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Olive Oil Varieties

To those that are new to the intricacies of olive oil, it may come as a surprise to learn just how many varieties there are. There are actually over 1,000 olive varieties, each with their own unique taste. In this blog, we aim to help you become a connoisseur by learning to appreciate the flavor differences of each. Of course there is no substitute for actually tasting these yourself. That’s also where we come in – we welcome you to stop by our store in Old Town, Albuquerque, and go on a tasting adventure.

First, let’s take a look at the varieties broken down by country of origin and percent of worldwide production. You have certainly seen several of these on our online shop or in store.

Spain
40-60%

Greece
10-20%

Italy
10-20%

Turkey
5-10%

Tunisia
3-10%

Picual

Koroneiki

Coratina

Ayvalik

Chemlali

Cornicabra

Athinolia

Leccino

Memecik

Chetoui

Hojiblanca

Myrtolia

Frantoio

Erkence

El-guim

Arbequina

 

 

Gemlik

 

Leehin

 

 

 

 

Morisca

 

 

 

 

Empeltre

 

The major tree types we carry at Old Town Olive are picual, coratina, hojiblanca, arbequina, and frantoio. Arbequina, hojiblana, and picual are from Spain. Coratina and frantoio are from Italy.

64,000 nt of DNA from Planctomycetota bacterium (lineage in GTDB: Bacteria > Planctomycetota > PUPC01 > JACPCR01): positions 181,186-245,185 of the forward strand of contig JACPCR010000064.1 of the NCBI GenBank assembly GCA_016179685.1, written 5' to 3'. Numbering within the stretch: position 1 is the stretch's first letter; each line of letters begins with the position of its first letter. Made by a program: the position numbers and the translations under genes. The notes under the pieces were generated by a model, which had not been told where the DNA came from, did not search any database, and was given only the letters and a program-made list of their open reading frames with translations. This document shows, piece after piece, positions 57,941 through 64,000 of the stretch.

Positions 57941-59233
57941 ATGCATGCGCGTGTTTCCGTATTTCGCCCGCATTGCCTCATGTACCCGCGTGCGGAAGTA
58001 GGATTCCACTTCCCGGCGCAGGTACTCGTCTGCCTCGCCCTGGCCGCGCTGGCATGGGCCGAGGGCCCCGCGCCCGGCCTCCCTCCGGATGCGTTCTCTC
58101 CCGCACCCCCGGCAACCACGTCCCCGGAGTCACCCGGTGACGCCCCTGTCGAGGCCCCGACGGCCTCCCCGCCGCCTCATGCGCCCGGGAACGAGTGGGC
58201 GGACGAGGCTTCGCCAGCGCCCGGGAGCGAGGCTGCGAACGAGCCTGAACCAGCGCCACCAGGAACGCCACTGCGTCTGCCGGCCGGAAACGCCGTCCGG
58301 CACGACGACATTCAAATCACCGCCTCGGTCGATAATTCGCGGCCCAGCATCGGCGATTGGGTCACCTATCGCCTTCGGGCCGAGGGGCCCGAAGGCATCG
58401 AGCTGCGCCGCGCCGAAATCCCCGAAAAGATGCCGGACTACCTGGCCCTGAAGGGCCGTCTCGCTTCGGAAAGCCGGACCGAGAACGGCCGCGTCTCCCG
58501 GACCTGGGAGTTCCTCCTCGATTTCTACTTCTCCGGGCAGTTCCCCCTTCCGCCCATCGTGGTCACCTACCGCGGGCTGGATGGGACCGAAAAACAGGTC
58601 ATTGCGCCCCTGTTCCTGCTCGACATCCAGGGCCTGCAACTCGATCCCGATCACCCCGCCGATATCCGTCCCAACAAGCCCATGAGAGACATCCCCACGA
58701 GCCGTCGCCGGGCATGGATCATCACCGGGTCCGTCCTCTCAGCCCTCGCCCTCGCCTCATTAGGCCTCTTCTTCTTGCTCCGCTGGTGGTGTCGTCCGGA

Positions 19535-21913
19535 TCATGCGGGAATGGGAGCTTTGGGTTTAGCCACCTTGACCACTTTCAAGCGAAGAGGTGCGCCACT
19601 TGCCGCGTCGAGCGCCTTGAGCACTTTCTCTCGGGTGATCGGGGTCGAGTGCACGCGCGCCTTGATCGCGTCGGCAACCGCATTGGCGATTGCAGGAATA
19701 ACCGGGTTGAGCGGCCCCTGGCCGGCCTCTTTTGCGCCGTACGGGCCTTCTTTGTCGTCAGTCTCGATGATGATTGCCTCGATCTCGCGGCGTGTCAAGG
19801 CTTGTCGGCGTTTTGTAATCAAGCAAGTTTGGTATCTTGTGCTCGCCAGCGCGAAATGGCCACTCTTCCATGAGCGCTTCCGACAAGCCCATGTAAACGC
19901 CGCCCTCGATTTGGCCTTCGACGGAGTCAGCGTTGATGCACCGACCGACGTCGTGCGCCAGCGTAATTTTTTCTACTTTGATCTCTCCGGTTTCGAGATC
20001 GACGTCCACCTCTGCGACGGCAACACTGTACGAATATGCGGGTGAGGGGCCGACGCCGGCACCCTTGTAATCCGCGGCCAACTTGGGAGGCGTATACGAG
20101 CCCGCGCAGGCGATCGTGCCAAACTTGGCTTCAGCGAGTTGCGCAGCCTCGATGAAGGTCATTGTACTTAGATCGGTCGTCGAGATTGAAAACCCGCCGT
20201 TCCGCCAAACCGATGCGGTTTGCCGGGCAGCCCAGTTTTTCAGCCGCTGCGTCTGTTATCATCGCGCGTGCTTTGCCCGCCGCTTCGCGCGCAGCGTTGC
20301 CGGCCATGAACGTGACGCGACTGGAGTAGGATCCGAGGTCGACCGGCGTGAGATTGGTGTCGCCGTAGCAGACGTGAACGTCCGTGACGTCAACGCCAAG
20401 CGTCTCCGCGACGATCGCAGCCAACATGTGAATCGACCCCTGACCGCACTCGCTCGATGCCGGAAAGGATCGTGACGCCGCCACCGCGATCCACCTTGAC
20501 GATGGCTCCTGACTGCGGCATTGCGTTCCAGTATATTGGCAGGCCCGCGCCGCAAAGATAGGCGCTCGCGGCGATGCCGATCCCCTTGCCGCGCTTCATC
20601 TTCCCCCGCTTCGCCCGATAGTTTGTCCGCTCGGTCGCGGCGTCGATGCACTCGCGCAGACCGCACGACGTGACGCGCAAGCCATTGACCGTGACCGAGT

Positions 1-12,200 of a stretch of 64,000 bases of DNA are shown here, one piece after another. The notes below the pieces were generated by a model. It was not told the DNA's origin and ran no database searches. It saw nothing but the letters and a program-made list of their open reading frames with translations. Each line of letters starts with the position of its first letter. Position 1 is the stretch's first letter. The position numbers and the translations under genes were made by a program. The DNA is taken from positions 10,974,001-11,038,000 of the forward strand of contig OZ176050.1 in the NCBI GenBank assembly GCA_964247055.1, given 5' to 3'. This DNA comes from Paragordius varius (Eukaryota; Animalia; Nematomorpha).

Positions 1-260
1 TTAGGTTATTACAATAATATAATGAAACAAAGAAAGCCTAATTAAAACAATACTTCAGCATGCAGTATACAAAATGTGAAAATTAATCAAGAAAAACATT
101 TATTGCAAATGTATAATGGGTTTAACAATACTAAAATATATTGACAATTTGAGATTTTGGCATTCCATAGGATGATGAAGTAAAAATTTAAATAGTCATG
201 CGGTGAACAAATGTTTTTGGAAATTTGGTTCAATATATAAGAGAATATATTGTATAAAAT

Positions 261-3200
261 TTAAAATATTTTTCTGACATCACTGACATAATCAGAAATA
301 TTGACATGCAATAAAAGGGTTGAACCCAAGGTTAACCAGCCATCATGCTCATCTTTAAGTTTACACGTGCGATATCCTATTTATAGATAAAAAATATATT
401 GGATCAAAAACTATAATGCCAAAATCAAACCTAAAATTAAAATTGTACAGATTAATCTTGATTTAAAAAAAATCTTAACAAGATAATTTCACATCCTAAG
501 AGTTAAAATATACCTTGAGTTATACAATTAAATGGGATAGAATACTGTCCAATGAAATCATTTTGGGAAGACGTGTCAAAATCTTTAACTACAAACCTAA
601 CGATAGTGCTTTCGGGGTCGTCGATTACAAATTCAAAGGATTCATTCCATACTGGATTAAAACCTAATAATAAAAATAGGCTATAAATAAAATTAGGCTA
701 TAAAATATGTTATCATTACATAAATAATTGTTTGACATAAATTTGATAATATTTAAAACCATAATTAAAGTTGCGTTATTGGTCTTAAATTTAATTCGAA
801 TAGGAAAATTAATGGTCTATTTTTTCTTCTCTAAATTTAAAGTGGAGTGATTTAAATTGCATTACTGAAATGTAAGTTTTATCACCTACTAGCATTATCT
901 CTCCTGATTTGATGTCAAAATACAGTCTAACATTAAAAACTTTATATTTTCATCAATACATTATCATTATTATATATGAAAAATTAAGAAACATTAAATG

Arbequina oil, a smooth, fruity oil, is ideally used uncooked, since its aromatic substances are quite volatile, and goes well with vegetables and grilled fish.

Hojiblanca oil, a green and floral oil, is loved as a frying oil, but is also great for making bread, pasta, and pastries.

Picual oil, a green tomato leaf and creamy green tea tasting oil, is another beloved frying oil, though it is also well served in salads and gazpachos.

Coratina oil, a peppery and green herbaceous oil, is well suited as a “boost” to simple dishes like tomato and mozzarella, bruschetta, or grilled vegetables, and also does well as a base for marinades.

Frantoio oil, a fruity with a slight pepper flavor variety, is ideally paired with fish, either steamed or marinated.

Beyond the actual variety, another key factor in olive oil taste is, of course, freshness. For olive oil production there are two harvests per year for olives, one in the spring in the northern hemisphere and one in the fall in the southern hemisphere. We always list the crush date of our olives for our Extra Virgin Olive Oil so you know exactly how fresh your olive oil will be.



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